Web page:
Money_Bag.jpgChecking Account Management

Now that you have chosen a checking account, it is time to start paying your bills. You learned in the "Choosing A Checking" lesson using a checking accounts is a convenient way to pay your bills and make purchases.

With your checking account your can:
  • Pay bills online using the Internet.
  • checks that can be sent by mail or used in stores.
  • Pay for purchases using a Debit Card.
  • Transfer money electronically through your bank to make payments.

Maintaining a checking account takes some responsibility. You must make sure that you record and document every bit of money going into your account and going out, no matter what form it takes.


In this lesson you will learn:
  • Terms associated with a checking account.
  • How to properly write a check.
  • How to complete a deposit slip.
  • How to record transactions in an electronic check register.
  • How to reconcile your account with the bank.

Graded Assignments and Activities Check List
Assignment A - Vocabulary
Assignment B - Maintaining a checking account
Assignment C - Why is it important to balance a checking account?
Assignment D - Bank reconciliation and conformation.

Understand the Language of Checking Accounts

Before you get started you must know terminology associated with a checking account.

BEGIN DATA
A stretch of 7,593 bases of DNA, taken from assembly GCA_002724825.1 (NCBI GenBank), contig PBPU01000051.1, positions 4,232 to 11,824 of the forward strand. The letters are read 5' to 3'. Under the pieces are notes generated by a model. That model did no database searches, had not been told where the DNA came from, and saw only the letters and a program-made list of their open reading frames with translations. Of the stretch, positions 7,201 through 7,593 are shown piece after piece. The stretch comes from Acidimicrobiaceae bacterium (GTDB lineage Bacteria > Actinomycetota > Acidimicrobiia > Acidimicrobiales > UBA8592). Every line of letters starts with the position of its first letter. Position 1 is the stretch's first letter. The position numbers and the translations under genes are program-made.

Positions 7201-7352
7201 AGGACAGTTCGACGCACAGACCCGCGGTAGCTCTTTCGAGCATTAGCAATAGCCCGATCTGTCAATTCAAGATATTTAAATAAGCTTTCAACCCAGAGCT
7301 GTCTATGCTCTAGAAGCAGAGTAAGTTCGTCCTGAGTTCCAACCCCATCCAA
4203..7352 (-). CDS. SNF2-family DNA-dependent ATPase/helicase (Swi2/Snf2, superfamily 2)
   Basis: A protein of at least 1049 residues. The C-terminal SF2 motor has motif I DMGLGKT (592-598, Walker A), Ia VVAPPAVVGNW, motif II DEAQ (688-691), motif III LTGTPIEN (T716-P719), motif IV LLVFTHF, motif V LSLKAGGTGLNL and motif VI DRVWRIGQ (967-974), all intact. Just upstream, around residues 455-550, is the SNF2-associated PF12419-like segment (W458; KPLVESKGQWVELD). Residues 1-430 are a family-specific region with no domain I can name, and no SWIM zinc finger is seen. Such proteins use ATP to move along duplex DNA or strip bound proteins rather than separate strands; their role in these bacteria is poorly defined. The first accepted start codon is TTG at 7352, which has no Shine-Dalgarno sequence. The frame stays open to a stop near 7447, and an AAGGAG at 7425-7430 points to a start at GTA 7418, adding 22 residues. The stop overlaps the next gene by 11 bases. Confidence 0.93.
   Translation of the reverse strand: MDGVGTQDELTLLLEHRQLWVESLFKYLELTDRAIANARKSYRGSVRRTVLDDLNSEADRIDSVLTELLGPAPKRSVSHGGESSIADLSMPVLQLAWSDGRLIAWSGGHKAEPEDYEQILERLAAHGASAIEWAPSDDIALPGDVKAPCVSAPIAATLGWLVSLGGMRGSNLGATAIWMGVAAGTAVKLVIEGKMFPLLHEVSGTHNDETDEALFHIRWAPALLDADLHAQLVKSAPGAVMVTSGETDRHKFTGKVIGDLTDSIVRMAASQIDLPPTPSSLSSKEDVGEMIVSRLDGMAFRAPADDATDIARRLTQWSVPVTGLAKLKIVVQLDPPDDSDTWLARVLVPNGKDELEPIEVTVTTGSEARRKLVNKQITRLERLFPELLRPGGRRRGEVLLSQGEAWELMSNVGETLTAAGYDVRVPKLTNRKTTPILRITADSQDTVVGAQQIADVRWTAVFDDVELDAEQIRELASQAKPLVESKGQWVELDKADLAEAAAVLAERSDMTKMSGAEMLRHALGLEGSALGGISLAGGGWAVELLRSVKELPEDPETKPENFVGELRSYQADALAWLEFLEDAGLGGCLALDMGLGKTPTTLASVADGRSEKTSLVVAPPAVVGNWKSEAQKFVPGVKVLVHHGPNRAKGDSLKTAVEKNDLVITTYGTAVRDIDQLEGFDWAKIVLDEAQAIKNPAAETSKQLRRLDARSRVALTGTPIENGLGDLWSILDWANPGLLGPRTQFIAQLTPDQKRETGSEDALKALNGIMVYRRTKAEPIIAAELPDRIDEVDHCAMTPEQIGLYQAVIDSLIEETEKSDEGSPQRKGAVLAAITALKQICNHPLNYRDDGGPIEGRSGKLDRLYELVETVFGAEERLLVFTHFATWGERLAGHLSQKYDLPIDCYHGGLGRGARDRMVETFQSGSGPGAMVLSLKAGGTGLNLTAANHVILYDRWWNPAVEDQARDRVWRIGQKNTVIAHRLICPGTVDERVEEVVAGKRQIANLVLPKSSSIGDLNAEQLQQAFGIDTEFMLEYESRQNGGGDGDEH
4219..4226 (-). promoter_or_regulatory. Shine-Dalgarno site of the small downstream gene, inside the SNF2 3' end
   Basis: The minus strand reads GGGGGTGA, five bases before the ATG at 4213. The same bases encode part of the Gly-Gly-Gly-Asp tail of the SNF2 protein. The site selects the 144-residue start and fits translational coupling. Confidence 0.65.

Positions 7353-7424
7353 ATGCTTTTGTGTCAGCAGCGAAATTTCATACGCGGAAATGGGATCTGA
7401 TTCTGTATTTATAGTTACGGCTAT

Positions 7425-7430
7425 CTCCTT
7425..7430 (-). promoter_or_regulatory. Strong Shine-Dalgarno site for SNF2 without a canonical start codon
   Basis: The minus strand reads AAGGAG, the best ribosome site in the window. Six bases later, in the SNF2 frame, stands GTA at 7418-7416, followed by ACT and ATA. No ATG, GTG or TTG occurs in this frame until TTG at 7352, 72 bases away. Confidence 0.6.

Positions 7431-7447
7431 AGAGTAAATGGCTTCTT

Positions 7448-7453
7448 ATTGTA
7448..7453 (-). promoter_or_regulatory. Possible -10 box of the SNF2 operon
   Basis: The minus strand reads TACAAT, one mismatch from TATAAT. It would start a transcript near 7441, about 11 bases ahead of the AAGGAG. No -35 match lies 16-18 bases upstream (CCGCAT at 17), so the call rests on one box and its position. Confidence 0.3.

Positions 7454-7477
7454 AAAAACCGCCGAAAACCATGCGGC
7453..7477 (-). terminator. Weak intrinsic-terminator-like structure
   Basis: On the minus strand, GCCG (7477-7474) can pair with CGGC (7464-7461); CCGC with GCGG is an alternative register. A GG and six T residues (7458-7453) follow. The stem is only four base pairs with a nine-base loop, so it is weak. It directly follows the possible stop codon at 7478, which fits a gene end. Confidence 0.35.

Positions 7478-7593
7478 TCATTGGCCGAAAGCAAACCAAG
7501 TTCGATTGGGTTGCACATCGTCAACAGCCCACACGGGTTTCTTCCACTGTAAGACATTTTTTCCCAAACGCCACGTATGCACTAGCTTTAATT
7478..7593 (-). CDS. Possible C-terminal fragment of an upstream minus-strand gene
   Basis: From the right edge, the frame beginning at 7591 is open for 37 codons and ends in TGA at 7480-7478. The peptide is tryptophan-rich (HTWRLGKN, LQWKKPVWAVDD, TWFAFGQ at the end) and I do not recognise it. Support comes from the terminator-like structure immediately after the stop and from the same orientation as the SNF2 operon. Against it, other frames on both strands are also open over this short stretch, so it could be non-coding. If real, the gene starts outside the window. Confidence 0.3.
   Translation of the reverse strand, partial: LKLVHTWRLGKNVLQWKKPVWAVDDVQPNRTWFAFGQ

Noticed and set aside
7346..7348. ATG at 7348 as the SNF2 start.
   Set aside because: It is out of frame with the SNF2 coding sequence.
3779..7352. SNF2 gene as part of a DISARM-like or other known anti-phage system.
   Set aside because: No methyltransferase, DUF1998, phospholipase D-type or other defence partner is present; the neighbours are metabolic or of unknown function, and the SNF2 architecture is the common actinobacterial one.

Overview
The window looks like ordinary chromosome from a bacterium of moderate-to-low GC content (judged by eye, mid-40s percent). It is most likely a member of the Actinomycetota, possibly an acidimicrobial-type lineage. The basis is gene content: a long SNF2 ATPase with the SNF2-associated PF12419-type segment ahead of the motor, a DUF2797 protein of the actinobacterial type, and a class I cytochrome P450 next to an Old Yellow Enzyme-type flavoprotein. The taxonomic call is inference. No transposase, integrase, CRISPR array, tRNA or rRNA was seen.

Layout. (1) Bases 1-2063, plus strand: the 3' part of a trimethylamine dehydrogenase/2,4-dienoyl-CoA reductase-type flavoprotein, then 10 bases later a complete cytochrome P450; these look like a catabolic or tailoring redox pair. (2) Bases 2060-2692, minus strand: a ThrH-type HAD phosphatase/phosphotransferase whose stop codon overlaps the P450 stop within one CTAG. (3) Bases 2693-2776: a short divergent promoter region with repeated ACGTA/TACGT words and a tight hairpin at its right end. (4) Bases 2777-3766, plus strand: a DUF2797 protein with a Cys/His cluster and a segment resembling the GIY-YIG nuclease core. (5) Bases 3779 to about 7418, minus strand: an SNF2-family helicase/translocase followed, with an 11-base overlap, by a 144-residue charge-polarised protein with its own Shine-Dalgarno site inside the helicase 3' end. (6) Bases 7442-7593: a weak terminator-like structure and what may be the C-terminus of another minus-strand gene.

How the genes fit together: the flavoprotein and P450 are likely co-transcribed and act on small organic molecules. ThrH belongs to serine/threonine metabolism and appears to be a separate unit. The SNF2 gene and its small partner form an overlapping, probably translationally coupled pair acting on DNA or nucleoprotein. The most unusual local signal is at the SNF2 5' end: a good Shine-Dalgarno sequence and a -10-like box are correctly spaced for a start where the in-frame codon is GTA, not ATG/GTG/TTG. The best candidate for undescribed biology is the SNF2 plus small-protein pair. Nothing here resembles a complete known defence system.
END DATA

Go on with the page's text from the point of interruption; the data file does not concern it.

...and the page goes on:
Activity 1: Vocabulary.

dollar_sign.jpgAssignment A:

You will use the Vocabulary Sheet from Google Docs to define terms. Use the search engine below to help you locate your definitions. When finished, make sure your name is part of the file name and place it in your Personal Finance folder in Google Docs. Send me an email to let me know you have finished this activity. Put "Checking Vocabulary" in the Subject line.


Checking Account Demo Part 1

Checking Account Demo Part 2

Using Your Checking Account

Now you are ready to begin using your checking account. The following videos and activities will give you all of the information you will need to properly use and maintain your checking account. Do each of the following activities.

Before you are able to start paying your bills, you must place money into your checking account. There are various ways to put money into your checking account, direct deposit, from an ATM, or in person at your local bank.

With direct deposit, money goes directly from your employer to your checking account. If you are depositing money into your account from an ATM or in person at the bank you will need to fill out a deposit slip that will accompany your check or cash. That deposit slip has information about your account so that the the funds go to the right place. Next you will learn how to complete a deposit slip. Deposit slips may look different depending on your bank and where you bought your checks, but they all have the same information.

Activity 2: Completing a Deposit Slip

Watch the following video. You may want to refer back to this video later when you are asked to complete a deposit slip.

  1. Write the date on the slip.